Levels of RpoS increase upon glucose starvation in Escherichia coli, which leads to the transcription of genes whose products combat a variety of stresses. RpoS stability is a key level of control in this process, as SprE (RssB)-mediated degradation is inhibited under glucose starvation. Starvation for ammonia or phosphate also results in increased stress resistance and induction of RpoS-dependent genes. However, we demonstrate that RpoS levels following ammonia starvation are only slightly increased compared to growing cells and are 10-fold below the levels observed under glucose or phosphate limitation. This difference is largely due to regulated proteolysis of RpoS, as its stability in ammonia-starved cells is intermediate between that in logarithmic-phase cells and glucose-starved cells. Use of an rpoS construct that is devoid of the gene's native transcriptional and translational control regions reveals that stability differences are sufficient to explain the different levels of RpoS observed in logarithmic phase, ammonia starvation, and glucose starvation. Under phosphate starvation, however, rpoS translation is increased. The cellular response to nutrient limitation is much more complex than previously appreciated, as there is not simply one response that is activated by starvation for any essential nutrient. Our data support the hypothesis that SprE activity is the key level at which ammonia and glucose starvation signals are transmitted to RpoS, and they suggest that carbon source and/or energy limitation are necessary for full inactivation of the SprE pathway.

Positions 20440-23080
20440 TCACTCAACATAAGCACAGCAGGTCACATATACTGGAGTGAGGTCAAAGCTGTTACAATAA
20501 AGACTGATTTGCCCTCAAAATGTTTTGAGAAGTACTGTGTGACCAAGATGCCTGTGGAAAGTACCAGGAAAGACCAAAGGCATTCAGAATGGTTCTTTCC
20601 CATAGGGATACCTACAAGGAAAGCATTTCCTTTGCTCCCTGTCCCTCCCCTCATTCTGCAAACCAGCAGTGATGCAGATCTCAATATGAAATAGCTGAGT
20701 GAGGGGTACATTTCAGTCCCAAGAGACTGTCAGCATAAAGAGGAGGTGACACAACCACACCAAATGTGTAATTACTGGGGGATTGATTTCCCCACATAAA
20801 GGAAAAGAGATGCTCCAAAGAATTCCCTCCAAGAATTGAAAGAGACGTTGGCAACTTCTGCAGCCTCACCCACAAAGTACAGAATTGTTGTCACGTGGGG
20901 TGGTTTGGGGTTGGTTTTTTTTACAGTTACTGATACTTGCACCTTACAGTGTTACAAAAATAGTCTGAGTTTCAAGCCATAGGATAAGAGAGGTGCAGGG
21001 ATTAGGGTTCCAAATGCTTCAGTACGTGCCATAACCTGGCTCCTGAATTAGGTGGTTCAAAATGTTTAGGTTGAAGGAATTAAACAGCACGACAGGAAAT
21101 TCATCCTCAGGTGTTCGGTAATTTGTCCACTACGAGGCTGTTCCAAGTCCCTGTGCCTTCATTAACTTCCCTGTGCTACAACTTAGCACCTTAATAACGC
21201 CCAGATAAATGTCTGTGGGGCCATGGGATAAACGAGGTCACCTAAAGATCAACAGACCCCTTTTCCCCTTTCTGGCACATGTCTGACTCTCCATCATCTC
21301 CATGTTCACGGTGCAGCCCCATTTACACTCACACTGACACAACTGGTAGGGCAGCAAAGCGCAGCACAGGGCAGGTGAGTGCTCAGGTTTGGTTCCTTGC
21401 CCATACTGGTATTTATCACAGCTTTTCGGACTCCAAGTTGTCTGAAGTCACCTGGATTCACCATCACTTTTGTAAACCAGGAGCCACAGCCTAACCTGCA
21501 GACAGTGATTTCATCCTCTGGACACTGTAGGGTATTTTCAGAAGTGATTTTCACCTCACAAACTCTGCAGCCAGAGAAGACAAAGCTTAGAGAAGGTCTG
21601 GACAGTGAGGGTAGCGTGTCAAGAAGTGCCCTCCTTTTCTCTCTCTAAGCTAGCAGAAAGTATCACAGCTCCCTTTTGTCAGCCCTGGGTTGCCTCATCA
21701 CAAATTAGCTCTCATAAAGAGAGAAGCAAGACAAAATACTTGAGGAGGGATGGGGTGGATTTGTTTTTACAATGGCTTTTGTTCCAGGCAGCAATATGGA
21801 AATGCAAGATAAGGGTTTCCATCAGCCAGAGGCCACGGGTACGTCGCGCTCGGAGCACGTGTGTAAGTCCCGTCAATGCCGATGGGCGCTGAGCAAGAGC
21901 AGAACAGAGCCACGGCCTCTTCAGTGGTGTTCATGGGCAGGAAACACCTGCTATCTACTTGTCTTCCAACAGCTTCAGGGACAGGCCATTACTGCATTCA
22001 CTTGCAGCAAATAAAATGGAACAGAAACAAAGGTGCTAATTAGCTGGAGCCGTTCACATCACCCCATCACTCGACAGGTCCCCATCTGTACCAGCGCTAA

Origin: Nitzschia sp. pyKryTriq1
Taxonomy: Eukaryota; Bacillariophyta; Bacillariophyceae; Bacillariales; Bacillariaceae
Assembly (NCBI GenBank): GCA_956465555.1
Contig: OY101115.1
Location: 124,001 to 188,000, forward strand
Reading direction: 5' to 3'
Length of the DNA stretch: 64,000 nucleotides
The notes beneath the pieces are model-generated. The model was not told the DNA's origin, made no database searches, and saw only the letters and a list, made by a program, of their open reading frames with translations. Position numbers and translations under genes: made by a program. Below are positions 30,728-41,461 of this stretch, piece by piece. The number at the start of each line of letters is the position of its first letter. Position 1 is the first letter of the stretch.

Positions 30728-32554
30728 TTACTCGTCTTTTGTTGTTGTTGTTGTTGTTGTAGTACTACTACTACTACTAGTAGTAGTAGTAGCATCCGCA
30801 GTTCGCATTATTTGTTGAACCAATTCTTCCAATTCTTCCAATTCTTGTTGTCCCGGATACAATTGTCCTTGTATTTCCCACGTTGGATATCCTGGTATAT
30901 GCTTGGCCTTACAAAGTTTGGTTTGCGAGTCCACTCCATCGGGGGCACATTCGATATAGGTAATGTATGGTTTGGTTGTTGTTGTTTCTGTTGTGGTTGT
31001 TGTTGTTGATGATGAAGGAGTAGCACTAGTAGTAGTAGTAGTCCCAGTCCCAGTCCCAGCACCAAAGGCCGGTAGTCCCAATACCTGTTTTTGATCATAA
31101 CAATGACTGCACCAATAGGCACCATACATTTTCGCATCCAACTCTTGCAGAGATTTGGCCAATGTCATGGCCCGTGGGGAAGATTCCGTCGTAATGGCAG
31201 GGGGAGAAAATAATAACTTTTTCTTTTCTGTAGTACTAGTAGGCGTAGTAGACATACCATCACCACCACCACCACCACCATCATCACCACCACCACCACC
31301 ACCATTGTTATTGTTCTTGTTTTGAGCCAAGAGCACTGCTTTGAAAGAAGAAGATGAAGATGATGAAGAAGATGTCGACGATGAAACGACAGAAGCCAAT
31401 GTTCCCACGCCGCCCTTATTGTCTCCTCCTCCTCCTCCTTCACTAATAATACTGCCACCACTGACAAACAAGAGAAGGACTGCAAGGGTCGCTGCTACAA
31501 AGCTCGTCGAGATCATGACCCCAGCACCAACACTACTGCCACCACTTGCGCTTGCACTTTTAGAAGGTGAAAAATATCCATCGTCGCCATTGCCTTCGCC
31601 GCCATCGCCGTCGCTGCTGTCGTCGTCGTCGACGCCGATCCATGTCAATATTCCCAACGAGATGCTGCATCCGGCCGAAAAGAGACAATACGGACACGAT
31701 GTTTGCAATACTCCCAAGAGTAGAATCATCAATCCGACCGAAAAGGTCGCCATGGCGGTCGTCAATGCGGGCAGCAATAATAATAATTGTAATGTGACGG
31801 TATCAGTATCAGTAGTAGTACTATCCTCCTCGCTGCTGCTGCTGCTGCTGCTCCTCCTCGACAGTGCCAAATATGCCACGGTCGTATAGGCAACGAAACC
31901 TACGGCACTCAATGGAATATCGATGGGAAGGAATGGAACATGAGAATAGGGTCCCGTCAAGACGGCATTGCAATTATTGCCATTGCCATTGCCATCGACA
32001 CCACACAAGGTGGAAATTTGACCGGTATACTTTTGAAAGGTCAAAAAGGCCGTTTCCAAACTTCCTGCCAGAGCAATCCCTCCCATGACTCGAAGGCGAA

ASJC Scopus subject areas
- Molecular Biology